Borrowing with a trust
When assessing a loan for a trust entity, most lenders will look at the income, assets and liabilities of the trust and the trustee. If the trust has been recently established, the assessment will usually be based on the guarantors involved and their personal capacity to service the loan. Depending on the lender, a trust may be able to borrow at similar rates offered to individuals.
A few things to consider when looking at purchasing a property in a trust:
- Type of trust: Trusts can be established for a variety of purposes. The type of trust you setup should be considered prior to purchasing a property as this cannot be changed easily. We encourage you to obtain tax advice prior to setting up a trust entity.
- Loan structure: You can choose to have the loan approved in the name of the trustee or director of the trustee company rather than in the name of the trust. This is usually done to take advantage of negative gearing benefits when purchasing in a fixed unit or hybrid trust.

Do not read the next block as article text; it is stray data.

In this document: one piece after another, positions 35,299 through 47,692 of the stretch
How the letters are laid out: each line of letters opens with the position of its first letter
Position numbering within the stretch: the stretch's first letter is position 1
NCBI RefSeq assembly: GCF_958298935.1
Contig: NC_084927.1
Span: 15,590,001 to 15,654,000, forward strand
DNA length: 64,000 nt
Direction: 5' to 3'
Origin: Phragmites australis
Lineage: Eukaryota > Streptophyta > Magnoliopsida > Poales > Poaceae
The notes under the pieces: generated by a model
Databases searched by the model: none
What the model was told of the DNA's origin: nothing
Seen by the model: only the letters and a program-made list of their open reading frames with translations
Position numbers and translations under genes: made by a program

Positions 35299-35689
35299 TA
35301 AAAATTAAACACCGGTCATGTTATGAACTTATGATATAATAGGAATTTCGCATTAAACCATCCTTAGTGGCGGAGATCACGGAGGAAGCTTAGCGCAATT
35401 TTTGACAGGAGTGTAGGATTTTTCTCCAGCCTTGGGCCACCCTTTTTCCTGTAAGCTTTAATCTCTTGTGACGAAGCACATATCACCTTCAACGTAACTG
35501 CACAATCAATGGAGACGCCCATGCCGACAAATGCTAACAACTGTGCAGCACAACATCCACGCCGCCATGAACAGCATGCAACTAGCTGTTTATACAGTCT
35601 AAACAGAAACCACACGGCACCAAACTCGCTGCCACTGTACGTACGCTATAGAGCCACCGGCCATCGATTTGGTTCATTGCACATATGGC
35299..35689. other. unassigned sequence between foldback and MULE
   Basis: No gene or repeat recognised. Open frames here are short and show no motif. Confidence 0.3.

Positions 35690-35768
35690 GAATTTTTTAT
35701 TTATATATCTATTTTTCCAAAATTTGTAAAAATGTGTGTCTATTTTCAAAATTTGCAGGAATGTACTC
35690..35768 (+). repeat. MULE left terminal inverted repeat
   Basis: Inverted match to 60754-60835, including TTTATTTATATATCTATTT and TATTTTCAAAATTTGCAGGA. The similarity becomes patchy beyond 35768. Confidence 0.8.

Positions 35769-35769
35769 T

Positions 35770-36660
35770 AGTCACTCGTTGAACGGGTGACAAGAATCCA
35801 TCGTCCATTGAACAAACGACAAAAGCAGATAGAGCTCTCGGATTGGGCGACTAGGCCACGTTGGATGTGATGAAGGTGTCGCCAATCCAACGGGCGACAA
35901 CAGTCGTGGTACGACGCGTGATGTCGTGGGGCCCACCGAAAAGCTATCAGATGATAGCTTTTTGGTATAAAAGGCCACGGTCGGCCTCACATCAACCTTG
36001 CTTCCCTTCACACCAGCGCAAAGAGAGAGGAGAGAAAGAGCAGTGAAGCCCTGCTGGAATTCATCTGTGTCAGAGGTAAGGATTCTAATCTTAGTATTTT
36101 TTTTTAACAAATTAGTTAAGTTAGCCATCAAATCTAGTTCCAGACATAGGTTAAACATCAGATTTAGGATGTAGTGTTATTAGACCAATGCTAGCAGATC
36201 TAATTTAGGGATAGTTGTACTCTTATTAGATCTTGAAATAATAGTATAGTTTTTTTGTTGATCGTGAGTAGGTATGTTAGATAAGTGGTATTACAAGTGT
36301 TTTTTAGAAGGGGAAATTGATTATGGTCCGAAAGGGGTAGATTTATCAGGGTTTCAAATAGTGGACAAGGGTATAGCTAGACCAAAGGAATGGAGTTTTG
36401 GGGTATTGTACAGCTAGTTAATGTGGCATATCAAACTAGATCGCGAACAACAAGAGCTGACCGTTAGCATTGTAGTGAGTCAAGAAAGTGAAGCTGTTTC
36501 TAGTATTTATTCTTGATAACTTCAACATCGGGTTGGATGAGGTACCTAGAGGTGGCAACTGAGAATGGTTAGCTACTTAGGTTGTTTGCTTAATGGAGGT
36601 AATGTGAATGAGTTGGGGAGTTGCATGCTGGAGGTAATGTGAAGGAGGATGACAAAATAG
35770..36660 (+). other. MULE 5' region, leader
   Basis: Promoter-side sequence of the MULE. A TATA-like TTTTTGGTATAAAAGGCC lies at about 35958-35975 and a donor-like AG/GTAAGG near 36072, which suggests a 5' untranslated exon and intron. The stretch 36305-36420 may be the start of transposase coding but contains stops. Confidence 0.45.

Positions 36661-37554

- Beneficiaries: The beneficiaries of the trust are individuals or entities for who the trust is setup to benefit with either income or asset distribution. You need to consider this carefully as some lenders require all adult beneficiaries to be guarantors for the loan under the trust. We recommend you obtain tax advice when deciding beneficiaries for your trust.
If you would like to learn more about trusts or trust lending, please contact our office on 02 9675 4393 or book a consultation!
What documents do lenders ask for when submitting a trust application?
To start with, we will request:
- A copy of your executed trust deed
- ID for all trustees (including directors) and beneficiaries of the trust.
- Financials and tax returns (if the trust has been trading)